Democrat Stacey Abrams announced on Dec. 1 that she is running for Georgia governor again.
“I’m running for governor because opportunity in our state shouldn’t be determined by zip code, background, or access to power,” Abrams said in her campaign video.
“If our Georgia is going to move to its next and greatest chapter, we are going to need leadership,” Abrams further said.
Abram’s 2022 bid for Georgia governor sets up a likely rematch against Republican Governor Brian Kemp to whom she lost by about 55,000 votes in 2018.
Kemp responded to Abram’s announcement on Twitter, saying that “her far-left agenda of open borders, gun confiscation, high taxes, and anti-law enforcement policies don’t reflect who we are as Georgians.”
Kemp called the election for Georgia governor was “a battle for the soul of our state.”
The rematch could become one of the most closely watched races in the United States.
In the 2018 race, Abrams accused Republicans of engaging in voter suppression, affecting mostly Black voters.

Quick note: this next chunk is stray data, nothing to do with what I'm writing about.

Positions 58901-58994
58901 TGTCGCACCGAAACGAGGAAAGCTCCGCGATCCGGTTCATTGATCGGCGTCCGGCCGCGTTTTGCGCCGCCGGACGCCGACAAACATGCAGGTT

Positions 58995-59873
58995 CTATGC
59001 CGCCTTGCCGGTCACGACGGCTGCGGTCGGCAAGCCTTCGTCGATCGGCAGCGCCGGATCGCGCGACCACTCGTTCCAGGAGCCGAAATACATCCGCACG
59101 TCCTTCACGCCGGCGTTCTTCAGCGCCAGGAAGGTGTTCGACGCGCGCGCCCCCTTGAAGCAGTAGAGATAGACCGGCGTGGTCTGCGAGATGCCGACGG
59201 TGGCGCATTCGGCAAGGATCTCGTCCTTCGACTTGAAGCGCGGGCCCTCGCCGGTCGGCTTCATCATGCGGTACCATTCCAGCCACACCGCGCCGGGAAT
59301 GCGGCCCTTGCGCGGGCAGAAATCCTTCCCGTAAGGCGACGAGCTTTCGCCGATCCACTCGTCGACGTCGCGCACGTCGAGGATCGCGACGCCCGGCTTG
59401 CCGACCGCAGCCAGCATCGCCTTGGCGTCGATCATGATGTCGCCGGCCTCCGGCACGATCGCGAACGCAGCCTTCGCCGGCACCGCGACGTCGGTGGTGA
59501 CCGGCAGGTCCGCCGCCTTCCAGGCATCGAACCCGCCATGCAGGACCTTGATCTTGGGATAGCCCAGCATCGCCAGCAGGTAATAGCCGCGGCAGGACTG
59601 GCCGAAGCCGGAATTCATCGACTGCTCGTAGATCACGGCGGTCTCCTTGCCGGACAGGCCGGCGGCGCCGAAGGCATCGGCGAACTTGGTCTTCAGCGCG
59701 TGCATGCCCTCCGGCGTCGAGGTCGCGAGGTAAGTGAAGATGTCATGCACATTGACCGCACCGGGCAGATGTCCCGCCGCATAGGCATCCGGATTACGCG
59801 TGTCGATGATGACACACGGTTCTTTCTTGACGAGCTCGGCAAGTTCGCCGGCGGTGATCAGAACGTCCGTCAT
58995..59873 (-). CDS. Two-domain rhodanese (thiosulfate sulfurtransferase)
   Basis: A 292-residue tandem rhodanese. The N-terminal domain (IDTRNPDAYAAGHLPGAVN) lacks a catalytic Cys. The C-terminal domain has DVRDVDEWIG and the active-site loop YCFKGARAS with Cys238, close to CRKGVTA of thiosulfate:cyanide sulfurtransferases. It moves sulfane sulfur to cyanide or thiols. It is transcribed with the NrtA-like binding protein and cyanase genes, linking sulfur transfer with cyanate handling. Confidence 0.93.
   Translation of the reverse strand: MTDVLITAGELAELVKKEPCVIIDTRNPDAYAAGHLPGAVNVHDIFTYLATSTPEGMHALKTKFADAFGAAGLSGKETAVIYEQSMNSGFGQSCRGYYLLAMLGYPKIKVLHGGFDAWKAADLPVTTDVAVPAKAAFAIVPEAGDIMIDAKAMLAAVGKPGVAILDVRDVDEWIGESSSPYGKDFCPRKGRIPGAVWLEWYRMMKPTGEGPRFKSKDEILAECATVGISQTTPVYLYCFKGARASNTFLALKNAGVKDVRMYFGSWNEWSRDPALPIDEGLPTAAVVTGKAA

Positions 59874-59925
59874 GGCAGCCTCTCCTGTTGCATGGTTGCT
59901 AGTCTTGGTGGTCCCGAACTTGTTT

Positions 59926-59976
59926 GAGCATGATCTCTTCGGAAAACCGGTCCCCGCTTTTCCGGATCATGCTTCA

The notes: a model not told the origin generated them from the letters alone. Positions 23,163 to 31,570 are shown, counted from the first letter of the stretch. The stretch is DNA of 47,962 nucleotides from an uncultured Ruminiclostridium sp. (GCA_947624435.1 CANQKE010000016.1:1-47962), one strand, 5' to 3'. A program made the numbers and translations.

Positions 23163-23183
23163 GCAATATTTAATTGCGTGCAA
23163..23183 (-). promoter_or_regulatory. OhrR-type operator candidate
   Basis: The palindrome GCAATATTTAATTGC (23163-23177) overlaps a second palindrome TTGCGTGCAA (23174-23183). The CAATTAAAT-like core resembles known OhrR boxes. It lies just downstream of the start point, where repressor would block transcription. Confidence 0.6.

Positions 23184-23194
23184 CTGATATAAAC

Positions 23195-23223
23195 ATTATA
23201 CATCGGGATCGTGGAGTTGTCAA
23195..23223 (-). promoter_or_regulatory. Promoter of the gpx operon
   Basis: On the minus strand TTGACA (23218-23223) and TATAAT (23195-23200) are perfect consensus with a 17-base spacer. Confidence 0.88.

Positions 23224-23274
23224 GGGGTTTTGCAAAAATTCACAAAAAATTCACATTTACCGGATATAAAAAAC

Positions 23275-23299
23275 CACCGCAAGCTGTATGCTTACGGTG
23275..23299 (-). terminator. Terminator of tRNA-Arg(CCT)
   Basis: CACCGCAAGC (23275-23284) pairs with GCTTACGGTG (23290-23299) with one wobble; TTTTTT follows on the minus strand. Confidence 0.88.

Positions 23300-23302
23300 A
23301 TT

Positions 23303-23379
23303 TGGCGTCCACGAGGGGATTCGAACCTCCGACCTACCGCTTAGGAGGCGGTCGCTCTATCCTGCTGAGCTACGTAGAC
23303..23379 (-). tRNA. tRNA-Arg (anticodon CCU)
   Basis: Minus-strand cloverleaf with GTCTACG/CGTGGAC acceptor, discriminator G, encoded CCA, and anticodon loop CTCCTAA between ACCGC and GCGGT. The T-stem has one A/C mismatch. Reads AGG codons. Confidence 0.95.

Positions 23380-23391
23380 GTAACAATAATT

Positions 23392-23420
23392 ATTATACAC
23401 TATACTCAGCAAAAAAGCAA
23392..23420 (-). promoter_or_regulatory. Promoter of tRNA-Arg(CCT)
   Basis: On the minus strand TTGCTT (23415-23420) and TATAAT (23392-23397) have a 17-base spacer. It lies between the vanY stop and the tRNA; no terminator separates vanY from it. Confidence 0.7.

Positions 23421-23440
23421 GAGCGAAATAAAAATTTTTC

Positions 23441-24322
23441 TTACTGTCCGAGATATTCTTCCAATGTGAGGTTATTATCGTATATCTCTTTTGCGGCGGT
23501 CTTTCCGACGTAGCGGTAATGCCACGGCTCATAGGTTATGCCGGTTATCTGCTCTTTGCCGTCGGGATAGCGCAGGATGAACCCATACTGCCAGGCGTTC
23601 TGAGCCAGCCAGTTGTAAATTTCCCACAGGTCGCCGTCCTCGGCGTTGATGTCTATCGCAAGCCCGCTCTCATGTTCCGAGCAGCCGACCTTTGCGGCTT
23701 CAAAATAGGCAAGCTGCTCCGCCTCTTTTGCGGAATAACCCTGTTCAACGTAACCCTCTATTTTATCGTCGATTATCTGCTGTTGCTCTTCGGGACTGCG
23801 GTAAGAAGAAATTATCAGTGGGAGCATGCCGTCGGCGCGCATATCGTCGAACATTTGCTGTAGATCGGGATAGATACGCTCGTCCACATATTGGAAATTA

Republicans criticized Abrams for refusing to concede in the 2018 race.
“Let’s be clear — this is not a speech of concession. Concession means to acknowledge an action is right, true, or proper. As a woman of conscience and faith, I cannot concede that. But, my assessment is the law currently allows no further viable remedy,” Abrams said when she ended her 2018 campaign.
If Abrams wins the election next year, she would become Georgia’s first Black governor and the first Black woman to serve as governor in the U.S.
Abrams previously served as Georgia’s House minority leader.
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